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The stage is set and the background music of old songs brings back memories of the classic play. The curtain rises with Aangan Terha’s original track and we see familiar settings; a takht with a gao takiya, a gramophone, a cage with pigeons and a ladder set against the wall. For those who have been fans of the original masterpiece, there is an immediate connect. Anwar Maqsood, with his crisp writing and one-liners, lets us submerge in the wistfulness, while keeping it au courant with punches from the modern times.

One instantly wants to see Shakil lying on that takht, listening to any old song on the gramophone while playing with his moustaches as Bushra Ansari eyes him when he sings ‘Mujhse pehli si muhabbat mere mehboob na maang’. But the scenario is different, the faces are different. However, the charm and charisma of the original is invigorated and doesn’t leave one asking for more.

The highlight of the 80’s original Aangan Terha was Salim Nasir’s character – Akbar – played to perfection by the late veteran actor. His energy, charm, style, wit and comic timings are unparalleled. Yasir Hussain wears his shoes in the prequel and boy! The actor has worked hard on it, performing it to a T. Clad in a kurta and tang pajama, as he walks with a tray with tea cups around the set, the scene instantly takes you down memory lane. Yasir is impeccable as Akbar to say the least. It seems that he has internalized the character’s persona down to the smallest detail. He is the hero, anchor and the lifeline of the script and on stage.

Read: Anwar Maqsood announces new play ‘Naach Na Jaanay’ for 2019 


Yasir Hussain

Instagram: Akbar with Chaudhry sahab


We reminiscence how Akbar used to remind Mehboob and Jahan Ara (played by Abdullah Farhatullah and Sara Bhatti here) about his unpaid salary 30,615 rupay, surkh tang pajama, and that he is an artiste. A new story development in this version when Akbar recollects how his livelihood and passion – dancing – was banned in Zia ul Haq’s reign. The grand musical performance by Wahab Shah and company to mark the end of Bhutto’s era is magnificent; we missed Yasir performing in it as well.

Anwar Maqsood has created an intelligent mix of old dialogues and scenarios along with fresh additions in the script. The writer has tried to explore the difficulties that artistes went through during Zia’s regime, but on a very light note. Though it may seem to be slightly underplaying the grotesque circumstances that the media industry went through during the era, the blithe route he takes is refreshing.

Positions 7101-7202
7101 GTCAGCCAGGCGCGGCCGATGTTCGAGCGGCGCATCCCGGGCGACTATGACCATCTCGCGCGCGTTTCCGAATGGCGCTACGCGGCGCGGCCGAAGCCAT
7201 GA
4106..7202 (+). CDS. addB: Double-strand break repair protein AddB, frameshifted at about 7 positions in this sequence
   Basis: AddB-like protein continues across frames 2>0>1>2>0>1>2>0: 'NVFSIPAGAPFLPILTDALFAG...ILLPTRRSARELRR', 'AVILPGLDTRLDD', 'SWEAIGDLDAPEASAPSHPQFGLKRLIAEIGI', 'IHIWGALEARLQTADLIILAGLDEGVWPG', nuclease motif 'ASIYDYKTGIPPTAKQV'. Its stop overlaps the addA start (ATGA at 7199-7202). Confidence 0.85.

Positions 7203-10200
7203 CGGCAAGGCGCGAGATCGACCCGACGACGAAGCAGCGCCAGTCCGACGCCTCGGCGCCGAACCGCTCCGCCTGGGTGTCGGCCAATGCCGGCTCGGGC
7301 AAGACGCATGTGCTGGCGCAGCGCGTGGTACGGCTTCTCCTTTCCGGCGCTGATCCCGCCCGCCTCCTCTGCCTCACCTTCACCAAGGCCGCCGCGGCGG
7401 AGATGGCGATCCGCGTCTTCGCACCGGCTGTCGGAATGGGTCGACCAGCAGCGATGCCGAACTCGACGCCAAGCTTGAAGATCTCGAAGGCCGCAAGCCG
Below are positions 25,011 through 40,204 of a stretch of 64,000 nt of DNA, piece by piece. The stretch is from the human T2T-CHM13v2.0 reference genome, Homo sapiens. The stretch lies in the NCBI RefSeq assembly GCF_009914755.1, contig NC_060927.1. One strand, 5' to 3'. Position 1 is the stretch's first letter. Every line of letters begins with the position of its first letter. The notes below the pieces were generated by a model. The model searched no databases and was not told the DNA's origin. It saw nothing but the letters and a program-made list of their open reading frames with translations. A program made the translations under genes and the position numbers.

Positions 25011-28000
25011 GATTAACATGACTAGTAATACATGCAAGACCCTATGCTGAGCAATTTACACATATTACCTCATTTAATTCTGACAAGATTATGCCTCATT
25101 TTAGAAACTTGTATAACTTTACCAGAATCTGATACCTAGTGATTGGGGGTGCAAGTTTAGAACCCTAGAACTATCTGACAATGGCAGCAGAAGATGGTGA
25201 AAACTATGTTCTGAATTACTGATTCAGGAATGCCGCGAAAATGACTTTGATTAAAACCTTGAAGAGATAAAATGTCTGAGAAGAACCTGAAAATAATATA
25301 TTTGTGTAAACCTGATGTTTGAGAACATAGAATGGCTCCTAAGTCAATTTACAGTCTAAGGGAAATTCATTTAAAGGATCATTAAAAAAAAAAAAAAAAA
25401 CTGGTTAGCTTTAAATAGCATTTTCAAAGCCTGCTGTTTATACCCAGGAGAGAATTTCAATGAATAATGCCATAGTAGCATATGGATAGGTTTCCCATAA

Moreover, Aangan Terha will always stay relevant because the originality of thought in its content. Anwar Maqsood has taken the novelty further by adding bits that are part and parcel of modern-day Pakistani society, following the wave of feminism and surge of technology. We hear dialogues like ‘Pani ubla hua lenge ya brown?’, ‘Jo azaan deta ha (murgha) us ke samosay haram hein’, ‘6 larkiyan Larkana bhijwa do’, ‘Agar wo jinn ki bachi ha tou humein us ke dance se kya karna’ reminds us of the biases, prejudices and harassment we witness each day.


Yasir Hussain


One particular instance, which received unrelenting applause was when Akbar went to Imran Khan (played by the play’s director Dawar Mehmood) to search for work in the cricket team in the 80’s. It is a quintessential Anwar Maqsood-style jibe at the current Prime Minister’s journey.

During the conversation Imran Khan says, ‘Mar jaonga politics mein nahi aaonga’

Then he declares, ‘Hum naya Pakistan banayein gay!’ And when asked by Akbar, ‘Us mein naya kya hoga?’

Khan’s reply was, ‘Hoga toh sub purana, bus keh dein gay keh naya hai!’

And later he asks, ‘Dance academy tou khatam hogai, larkiyan kahan hein?’

Akbar says, ‘Apne ghar pe’ and Khan replies ‘Ghar kahan hein?’

Indeed a daring and dauntless Anwar Maqsood can pull this off.

The only comedy that leaves a bad taste is toilet humour and fat-shaming jokes, which could easily be avoided. The world has become a weird place where even movies are being made literally on toilets and constipation, but everything should be in context. When you have A-class content and brilliant performance, there shouldn’t be any need of below the belts jibes to crack the audiences. Nevertheless, Naach Na Jaanay by Kopykats Productions has all the spices of a hit play. It holds a mirror where we can see a reflection of the society which isn’t as amusing as it seems on stage.